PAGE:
Another major factor affecting life insurance premiums in 2013 will be changes to the way life insurance companies are taxed. In the past they have been able to offset losses from their life insurance business against profits from their investment portfolios, reducing the amount of tax they have to pay.
This 'income minus expenses' accounting technique will no longer be available to insurers from January 1, 2013, putting pressure on men's and women's premiums alike. The additional impact of the gender ruling on women's premiums means that women should buy life insurance well in advance of G-Day to avoid paying substantially more in the New Year.
Read our insurance expert Emma Walker's thoughts on the gender ruling
here. Critical illness insurance
Most critical illness cover (which pays out on diagnosis of a listed disease during the term of the policy) is bought alongside life insurance, and this tends to bring the total premiums down for women relative to men.
That said, high levels of breast and other cancers in middle-aged women tend to force women's premium rates up in some cases. But once again, any matters relating purely to gender will be excluded from premium calculations by the G-Day ruling.
The 'income minus expenditure' tax changes faced by life insurers mentioned above are expected to result in increased critical illness insurance premiums for both sexes where life cover is part of the overall package.
Income protection insurance
Women have historically tended to make more claims on income protection policies, which pay out when the policyholder falls ill or is injured and cannot work or is made redundant, so they usually pay higher premiums.
When the gender ruling is implemented, women's premiums will fall and men's will rise. Again, we don't yet know by how much.
When you buy an annuity, you pay a lump sum to an insurance company which promises to pay you an annual income for life in return. So the longer you're likely to live, the lower the annual income will be - and vice versa.
Given that women, on average, live longer, they tend to receive a lower annual income while men get more because the statistics suggest they'll die sooner. With the gender factor taken out of the calculation, the annuity providers will focus much more attention on the health of the individual, along with their family medical history, lifestyle, occupation and where they live.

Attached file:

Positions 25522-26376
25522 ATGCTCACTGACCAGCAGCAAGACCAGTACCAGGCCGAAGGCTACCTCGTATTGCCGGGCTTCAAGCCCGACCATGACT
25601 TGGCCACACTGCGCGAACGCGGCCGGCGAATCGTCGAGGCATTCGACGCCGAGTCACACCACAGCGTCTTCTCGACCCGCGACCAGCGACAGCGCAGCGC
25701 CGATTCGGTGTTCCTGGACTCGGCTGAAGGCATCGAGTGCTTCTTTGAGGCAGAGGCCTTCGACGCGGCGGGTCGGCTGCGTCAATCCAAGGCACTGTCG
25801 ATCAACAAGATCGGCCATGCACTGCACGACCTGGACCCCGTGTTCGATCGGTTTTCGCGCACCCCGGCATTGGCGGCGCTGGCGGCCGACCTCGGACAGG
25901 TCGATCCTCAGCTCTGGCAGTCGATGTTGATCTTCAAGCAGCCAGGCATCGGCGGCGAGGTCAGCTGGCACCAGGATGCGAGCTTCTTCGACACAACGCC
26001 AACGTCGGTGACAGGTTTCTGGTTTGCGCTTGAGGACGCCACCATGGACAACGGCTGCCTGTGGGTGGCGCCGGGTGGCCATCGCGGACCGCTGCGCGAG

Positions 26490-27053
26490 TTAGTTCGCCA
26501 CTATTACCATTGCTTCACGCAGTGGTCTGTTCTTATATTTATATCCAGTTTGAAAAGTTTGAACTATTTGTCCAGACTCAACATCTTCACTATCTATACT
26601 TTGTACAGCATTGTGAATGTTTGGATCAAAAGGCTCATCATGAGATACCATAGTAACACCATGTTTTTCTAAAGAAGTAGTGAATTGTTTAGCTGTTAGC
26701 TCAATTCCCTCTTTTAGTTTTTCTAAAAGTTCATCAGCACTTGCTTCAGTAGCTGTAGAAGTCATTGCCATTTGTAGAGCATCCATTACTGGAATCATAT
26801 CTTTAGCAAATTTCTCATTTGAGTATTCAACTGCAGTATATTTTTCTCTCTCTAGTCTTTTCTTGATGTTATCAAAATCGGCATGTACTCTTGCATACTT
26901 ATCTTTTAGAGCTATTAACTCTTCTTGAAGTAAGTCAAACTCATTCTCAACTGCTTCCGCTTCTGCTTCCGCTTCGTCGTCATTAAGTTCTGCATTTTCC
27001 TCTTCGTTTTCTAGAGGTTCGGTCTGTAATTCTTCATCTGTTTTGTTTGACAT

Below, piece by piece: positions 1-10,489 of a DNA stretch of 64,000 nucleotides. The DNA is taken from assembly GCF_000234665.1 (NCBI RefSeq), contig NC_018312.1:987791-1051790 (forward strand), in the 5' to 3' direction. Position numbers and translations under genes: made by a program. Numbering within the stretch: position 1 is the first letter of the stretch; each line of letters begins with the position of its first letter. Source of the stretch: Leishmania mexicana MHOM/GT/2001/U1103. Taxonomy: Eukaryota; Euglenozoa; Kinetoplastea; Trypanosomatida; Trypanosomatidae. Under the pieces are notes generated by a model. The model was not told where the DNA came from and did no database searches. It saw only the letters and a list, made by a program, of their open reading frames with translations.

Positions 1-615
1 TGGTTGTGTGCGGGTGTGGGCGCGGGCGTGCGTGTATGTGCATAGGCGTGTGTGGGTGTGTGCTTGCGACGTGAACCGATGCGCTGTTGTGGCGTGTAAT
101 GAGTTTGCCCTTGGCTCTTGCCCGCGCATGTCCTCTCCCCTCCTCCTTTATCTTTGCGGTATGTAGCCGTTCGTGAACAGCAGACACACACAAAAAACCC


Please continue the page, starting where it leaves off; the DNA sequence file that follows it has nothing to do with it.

So expect a lot more detailed questions when you apply for an annuity and the annuity provider tries to build up a detailed picture of the actual risk you represent.
Will my current policy be affected?
Not at the moment - the changes will only come into play if and when it falls due for renewal. All new policies will be affected by the change, however. This will be in the run-up to December 21 for products such as life and critical illness insurance and annuities, and after that date for car insurance and income protection cover.
If, after December 21, you make a change to an existing policy while it is running (or 'mid term adjustment', as your insurer will describe it), you could end up being charged an additional premium because the gender rule has come into play. So if you are thinking about making a change, it could be worth exploring the implications of doing so before or after G-Day.
We always advise car insurance policyholders to shop around well in advance of renewal since current insurers rarely give customers their best prices. As and when your policy comes up for renewal, visit our
motor insurance comparison channel and see what other prices are available across the market.
If your motor policy runs until well into next year, you might be tempted to cancel the contract and take out a new one at this year's prices. But proceed with caution: the cost of cancelling your old policy might outweigh any savings you make on the new one.
Please note: Any rates or deals mentioned in this article were available at the time of writing. Click on a highlighted product and apply direct.
Rate This Article
Click on a star to rate this article.